I remember my first time. Staying up to watch the Ashes Down Under in 2006, excited by the prospect of many of England’s 2005 Ashes heroes battling it out with the Aussies again, this time in Australia. I reckon I lasted longer than most of the cricket-induced night owls on that occasion. A few will have watched Harmison’s wide with the first ball of the series and immediately thought f*** this – I confess the thought did cross my mind.
I didn’t last the whole night on that first time but I have on a few occasions since. In my schooldays, when at uni, when teaching (9X4 learnt f*** all about electron shells that morning), and now with the excuse that it’s for work. Here are ten top tips for you nocturnal cricket watching heroes, with the next sleepless night on your doorstep…
1. Don’t drink (too much) alcohol
You know the saying: Beer before wine and you’ll feel fine; wine before beer and you’ll feel queer; wine or beer in the opening session of your all-nighter and you’ll be asleep before the first drinks session. Alcohol is a depressant and is therefore very soporific. A glass of whiskey, or your spirit of choice, somewhere between lunch and tea is recommended, however. A sharpener, if you will.
You might not necessarily want to drink six to seven cups of tea or coffee, and the sugar content in energy drinks makes them a real danger, but caffeine is a must. There’s a very fine line between the perfect amount of stimulant and too much. You don’t want to be in the midst of brutal caffeine shakes just before your first nap of proceedings for example. A caffeine drip would be ideal.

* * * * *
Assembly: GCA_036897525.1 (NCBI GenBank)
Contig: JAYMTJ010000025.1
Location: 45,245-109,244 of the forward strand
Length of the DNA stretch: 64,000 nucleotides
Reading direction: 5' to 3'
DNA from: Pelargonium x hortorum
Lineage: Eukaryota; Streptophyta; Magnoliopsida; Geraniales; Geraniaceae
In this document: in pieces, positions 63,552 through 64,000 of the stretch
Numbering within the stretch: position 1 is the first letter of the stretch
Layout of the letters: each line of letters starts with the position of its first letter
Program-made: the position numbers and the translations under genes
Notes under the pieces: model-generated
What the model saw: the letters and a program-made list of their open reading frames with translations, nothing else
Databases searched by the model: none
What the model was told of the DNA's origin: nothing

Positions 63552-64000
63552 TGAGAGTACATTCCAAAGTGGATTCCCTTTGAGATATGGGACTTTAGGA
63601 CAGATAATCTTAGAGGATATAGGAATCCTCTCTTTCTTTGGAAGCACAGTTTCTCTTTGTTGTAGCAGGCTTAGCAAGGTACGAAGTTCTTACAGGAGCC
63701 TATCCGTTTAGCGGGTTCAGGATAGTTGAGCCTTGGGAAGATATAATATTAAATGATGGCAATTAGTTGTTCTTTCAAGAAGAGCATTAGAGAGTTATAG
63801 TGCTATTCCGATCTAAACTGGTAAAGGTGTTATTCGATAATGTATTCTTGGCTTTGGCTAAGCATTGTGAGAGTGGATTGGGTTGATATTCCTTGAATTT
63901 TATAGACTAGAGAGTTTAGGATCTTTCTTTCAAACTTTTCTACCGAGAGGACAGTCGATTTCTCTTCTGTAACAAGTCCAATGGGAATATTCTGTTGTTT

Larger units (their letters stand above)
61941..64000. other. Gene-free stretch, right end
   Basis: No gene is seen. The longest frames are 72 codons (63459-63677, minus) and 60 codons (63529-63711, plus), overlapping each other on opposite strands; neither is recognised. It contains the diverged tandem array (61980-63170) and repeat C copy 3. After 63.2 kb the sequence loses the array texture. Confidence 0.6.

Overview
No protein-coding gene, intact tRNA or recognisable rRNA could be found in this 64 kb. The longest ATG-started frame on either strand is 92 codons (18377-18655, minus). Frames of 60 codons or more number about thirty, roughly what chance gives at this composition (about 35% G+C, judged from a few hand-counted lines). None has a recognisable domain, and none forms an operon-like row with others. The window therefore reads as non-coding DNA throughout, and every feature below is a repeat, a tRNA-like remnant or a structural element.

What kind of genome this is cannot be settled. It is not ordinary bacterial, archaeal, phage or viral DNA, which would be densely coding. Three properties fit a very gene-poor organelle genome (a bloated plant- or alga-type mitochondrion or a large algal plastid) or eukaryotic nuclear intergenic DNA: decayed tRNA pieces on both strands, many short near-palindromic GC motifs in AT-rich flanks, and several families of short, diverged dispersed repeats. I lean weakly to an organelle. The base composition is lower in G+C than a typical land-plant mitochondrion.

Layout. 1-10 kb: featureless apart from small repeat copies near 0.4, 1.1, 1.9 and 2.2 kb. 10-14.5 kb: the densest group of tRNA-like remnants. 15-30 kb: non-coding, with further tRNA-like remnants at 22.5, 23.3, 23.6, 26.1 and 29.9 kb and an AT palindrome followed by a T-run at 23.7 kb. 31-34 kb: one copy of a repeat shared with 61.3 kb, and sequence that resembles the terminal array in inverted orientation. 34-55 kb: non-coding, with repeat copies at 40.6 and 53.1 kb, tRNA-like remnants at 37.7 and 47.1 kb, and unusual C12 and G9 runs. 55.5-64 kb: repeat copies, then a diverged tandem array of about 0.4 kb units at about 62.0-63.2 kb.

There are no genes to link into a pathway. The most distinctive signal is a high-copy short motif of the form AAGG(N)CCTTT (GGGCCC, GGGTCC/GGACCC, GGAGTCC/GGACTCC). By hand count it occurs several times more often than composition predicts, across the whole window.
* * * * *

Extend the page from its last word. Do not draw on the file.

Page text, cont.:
3. Don’t clock watch
The drinks and session breaks don’t make this easy, but you have to avoid the temptation of glancing at the time too frequently. With England’s apparent new patient Test match approach we could see long periods of play of relative inaction on this New Zealand tour, which would be a positive after years of batting collapses and a comically unsettled order, but doesn’t lend itself to the nocturnal cricket audience. It’s at these points that commentator comments like, “it’s been 125 minutes since the last boundary”, are enough to make you question what you’re doing with your life, without watching the second hand tick by, ramping up the shame of your choice to stay up all night.
N.B. I do not advise changing your clocks to New Zealand time. This leads to confusion in the pre-tea lull, and ultimate panic following the tea-time nap.
According to Milner et al. (2009) a nap of between 10 and 20 minutes can help you stay alert for an extra two hours. A technique I perfected the last time I used the scholarly abbreviation ‘et al.’ in a piece of work.
We’ve all been in the situation, before a night out for example, when you take a nap that’s just a little bit too long, making you feel worse or – the grandest of all sins – leading to you completely sacking off your plans in favour of turning said nap into a sleep. A change of innings or tea are the perfect length of time for some shut-eye, but nap through lunch and you’ll be sleeping till morning.
5. Choose your main meal carefully